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Like Britain’s Queen Elizabeth II, the current Japanese emperor represents royalty in unbroken perpetuity, reformulated today into a fusion of timeless tradition and progressive democracy. And yet, the case of Japan is more complex, opaque and, at times, divisive.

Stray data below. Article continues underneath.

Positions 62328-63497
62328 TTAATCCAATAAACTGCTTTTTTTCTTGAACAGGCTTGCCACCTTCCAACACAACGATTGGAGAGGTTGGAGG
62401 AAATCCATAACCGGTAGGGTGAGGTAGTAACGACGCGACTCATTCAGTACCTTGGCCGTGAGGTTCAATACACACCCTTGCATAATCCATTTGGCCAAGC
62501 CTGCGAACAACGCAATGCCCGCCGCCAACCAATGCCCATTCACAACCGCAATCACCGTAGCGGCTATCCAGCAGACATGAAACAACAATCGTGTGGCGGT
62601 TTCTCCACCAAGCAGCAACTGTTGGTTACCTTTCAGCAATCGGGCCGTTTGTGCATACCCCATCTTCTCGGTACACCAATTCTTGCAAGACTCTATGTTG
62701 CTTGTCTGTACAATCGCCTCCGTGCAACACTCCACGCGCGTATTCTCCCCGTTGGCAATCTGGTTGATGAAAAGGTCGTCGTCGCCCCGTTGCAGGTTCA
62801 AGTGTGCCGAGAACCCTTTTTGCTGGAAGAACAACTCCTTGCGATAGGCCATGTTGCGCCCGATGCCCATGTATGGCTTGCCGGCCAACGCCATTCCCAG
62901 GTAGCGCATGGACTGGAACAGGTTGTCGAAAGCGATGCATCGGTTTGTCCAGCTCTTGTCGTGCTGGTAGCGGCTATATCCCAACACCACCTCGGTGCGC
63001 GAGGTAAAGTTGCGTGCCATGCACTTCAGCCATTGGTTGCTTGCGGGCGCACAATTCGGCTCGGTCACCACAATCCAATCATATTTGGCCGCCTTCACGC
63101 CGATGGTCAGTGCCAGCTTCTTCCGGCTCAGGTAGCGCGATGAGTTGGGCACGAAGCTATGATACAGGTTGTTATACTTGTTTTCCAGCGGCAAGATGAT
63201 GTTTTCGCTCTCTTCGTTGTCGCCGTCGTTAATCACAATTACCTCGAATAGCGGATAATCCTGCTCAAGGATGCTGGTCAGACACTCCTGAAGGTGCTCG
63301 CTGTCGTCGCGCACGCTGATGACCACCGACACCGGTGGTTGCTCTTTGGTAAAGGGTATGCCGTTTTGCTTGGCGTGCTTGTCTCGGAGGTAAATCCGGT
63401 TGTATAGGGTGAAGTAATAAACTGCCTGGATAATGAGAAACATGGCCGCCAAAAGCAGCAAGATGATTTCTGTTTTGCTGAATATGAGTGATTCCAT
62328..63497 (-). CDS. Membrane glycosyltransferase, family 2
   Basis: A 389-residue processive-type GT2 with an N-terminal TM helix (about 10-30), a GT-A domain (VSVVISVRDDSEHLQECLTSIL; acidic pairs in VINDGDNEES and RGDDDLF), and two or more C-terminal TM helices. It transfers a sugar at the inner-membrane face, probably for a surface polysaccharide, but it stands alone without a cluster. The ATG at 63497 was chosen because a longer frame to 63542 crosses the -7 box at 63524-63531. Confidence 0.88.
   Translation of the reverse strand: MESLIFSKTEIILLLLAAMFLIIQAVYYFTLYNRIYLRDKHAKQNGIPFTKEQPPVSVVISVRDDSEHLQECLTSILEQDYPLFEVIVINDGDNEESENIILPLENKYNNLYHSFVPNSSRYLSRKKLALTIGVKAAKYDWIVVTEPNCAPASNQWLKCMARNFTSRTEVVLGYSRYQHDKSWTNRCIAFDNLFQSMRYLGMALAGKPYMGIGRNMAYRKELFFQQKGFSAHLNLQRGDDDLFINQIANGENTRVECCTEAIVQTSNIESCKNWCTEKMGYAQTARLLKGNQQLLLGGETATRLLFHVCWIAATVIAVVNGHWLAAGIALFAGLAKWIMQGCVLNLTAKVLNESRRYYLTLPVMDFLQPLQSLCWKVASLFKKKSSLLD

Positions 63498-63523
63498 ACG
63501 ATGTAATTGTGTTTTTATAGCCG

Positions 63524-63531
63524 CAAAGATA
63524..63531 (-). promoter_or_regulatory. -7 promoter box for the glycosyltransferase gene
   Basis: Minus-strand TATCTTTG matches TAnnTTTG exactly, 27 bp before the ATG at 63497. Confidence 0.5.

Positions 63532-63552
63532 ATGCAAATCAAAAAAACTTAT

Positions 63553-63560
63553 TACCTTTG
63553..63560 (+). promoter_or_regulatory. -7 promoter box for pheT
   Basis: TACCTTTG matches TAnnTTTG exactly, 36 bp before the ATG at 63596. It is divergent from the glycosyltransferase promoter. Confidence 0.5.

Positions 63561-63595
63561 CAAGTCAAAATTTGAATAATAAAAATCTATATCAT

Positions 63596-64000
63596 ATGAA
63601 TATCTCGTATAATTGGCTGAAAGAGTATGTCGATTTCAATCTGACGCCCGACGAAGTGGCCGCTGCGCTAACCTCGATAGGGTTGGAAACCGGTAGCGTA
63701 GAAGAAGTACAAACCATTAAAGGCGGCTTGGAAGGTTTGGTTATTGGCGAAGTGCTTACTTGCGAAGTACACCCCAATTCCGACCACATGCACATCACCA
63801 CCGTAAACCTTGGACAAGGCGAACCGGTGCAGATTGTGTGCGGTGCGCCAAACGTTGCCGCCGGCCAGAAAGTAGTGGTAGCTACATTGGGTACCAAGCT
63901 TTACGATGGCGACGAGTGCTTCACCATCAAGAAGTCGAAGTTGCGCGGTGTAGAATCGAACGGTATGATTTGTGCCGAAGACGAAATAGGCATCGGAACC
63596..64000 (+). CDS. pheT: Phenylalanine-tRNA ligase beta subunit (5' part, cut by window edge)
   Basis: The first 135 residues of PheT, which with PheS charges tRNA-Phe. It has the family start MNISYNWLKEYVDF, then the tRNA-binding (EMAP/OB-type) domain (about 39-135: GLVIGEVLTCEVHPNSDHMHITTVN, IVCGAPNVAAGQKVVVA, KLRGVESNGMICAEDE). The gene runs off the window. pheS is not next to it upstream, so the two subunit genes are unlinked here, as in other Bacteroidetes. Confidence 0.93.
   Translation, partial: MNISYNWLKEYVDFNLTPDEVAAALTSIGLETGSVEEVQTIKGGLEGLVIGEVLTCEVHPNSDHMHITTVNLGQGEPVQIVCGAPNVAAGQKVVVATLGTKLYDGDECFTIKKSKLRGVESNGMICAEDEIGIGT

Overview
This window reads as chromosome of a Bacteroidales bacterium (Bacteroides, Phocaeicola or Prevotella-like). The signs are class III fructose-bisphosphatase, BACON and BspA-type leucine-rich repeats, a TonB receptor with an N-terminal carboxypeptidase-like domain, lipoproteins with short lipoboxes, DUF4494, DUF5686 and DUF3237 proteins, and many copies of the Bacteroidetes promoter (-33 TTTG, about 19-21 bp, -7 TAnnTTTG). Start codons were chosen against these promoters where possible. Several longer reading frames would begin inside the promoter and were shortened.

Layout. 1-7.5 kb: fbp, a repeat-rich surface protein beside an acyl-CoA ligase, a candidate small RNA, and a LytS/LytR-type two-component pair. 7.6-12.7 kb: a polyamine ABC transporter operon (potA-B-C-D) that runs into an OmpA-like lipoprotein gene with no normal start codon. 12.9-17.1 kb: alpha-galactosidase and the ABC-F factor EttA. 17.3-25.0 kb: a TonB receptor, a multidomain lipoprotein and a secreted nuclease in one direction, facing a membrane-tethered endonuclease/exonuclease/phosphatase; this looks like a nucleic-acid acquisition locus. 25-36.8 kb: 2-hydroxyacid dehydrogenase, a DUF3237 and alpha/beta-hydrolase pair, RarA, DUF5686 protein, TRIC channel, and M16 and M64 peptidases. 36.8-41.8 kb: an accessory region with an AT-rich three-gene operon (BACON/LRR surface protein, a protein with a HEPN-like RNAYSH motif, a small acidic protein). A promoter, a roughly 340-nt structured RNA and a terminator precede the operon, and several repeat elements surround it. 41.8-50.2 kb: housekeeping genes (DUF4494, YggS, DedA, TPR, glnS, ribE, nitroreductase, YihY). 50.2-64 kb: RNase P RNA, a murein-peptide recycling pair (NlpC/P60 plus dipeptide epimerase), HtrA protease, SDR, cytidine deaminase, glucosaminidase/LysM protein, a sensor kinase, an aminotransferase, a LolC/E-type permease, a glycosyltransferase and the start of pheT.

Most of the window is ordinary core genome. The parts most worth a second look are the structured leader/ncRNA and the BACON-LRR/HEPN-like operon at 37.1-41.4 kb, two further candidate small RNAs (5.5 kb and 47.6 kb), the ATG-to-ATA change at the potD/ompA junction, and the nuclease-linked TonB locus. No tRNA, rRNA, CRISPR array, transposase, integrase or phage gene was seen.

Asuka Sango’s estimable new book, “The Halo of Golden Light,” examines how Heian Period (794-1185) emperors appropriated Buddhist rituals to legitimize their authority, and the extent to which monks and members of the aristocracy co-opted Imperial symbolism to advance personal ambitions. Sango analyzes the mechanisms of the Emperor’s Misai-e Assembly — a body established to endorse an Emperor-centric system based on legal codes adopted from China — and the role of the Golden Light Sutra in promoting ideology through rituals.

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